Hey there, time traveller!
This article was published 31/5/2018 (763 days ago), so information in it may no longer be current.
The developer of Winnipeg’s beleaguered SkyCity Centre has announced it will be sending out refunds to buyers who put down deposits of 10 per cent on condo units, admitting it isn’t feasible to move forward with construction.
The news comes two days after a class-action lawsuit was filed against Fortress Real Developments, the company behind the project at Smith Street and Graham Avenue, in Manitoba’s Court of Queen’s Bench.
The lawsuit was filed on behalf of disgruntled buyers seeking the return of their deposits and other unspecified damages.
Richard Olschewski, the lawyer representing buyers involved in the lawsuit, said it’s clear Fortress’s decision was in response to legal pressure.
"I really believe that if we didn’t file the lawsuit, it would have just been more of the same, more delay. I think they would have held out in the hopes they could pull a rabbit out of their hat. But this is what (my clients wanted). This is an obvious solution," he said.
Olschewski said all buyers were notified by email Thursday morning that their deposits would be returned. He was informed by his clients a short time later.
The proposed development was marketed as a "beacon of change" for the city when it was first announced in 2013. Had things gone forward as planned, the $200-million, 45-storey tower would have become Winnipeg’s tallest at the time.
Developers said the mixed-use development, called a "vertical village," would set the standard in "luxury living and urban lifestyle." However, it has been plagued by problems from the start, with construction consistently delayed.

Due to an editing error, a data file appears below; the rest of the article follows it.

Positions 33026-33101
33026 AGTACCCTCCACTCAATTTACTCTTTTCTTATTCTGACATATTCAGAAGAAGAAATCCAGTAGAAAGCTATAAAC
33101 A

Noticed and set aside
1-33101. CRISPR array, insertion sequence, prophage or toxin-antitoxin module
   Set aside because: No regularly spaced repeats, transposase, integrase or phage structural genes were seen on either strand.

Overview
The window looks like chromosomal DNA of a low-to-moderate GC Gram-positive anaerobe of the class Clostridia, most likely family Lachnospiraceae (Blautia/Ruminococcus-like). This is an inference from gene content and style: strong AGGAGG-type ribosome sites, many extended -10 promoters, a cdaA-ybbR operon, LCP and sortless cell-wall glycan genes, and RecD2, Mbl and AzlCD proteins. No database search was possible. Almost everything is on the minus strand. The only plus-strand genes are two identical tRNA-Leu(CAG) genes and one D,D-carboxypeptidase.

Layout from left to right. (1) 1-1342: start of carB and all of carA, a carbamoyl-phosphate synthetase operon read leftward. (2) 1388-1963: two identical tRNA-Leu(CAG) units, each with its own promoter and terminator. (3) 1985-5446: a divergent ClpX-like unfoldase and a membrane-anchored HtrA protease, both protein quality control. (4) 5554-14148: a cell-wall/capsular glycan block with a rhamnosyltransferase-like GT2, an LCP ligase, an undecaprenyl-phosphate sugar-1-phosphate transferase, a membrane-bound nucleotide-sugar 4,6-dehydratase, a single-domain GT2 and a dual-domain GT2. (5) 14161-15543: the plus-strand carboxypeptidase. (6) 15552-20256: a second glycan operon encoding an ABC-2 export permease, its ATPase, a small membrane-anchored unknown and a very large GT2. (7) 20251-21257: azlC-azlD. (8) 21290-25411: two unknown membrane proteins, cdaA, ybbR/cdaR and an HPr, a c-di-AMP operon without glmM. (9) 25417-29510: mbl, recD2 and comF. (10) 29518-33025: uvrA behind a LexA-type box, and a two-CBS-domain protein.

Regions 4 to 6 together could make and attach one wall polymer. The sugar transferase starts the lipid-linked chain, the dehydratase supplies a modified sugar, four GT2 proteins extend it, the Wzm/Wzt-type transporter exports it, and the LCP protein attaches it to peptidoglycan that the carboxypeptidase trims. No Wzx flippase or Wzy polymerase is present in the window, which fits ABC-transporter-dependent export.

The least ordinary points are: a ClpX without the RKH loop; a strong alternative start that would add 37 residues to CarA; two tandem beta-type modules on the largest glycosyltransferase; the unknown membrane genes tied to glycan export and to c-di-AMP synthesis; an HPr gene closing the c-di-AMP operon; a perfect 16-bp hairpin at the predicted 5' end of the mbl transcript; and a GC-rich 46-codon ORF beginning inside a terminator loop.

Olschewski said he expects buyers to be fully refunded within a week or two, adding it wasn’t just his clients involved in the lawsuit that will be getting refunds, but all buyers. He said there will be no reason to move forward with the lawsuit once the deposits are returned.
"Without a doubt, without a doubt this had to do with the lawsuit. Just look at the timing. I can’t imagine they would have been doing this without the lawsuit. But now that the buyers will be getting what they wanted, I can’t imagine there would be able reason to move forward on this," Olschewski said.
Fortress, which is headquartered in Richmond Hill, Ont., did not respond Thursday to a request for comment.
firstname.lastname@example.org Twitter: @rk_thorpe
Ryan Thorpe likes the pace of daily news, the feeling of a broadsheet in his hands and the stress of never-ending deadlines hanging over his head.
Your support has enabled us to provide free access to stories about COVID-19 because we believe everyone deserves trusted and critical information during the pandemic.
Our readership has contributed additional funding to give Free Press online subscriptions to those that can’t afford one in these extraordinary times — giving new readers the opportunity to see beyond the headlines and connect with other stories about their community.
To those who have made donations, thank you.
To those able to give and share our journalism with others, please Pay it Forward.
The Free Press has shared COVID-19 stories free of charge because we believe everyone deserves access to trusted and critical information during the pandemic.
While we stand by this decision, it has undoubtedly affected our bottom line.
After nearly 150 years of reporting on our city, we don’t want to stop any time soon. With your support, we’ll be able to forge ahead with our journalistic mission.
If you believe in an independent, transparent, and democratic press, please consider subscribing today.
We understand that some readers cannot afford a subscription during these difficult times and invite them to apply for a free digital subscription through our Pay it Forward program.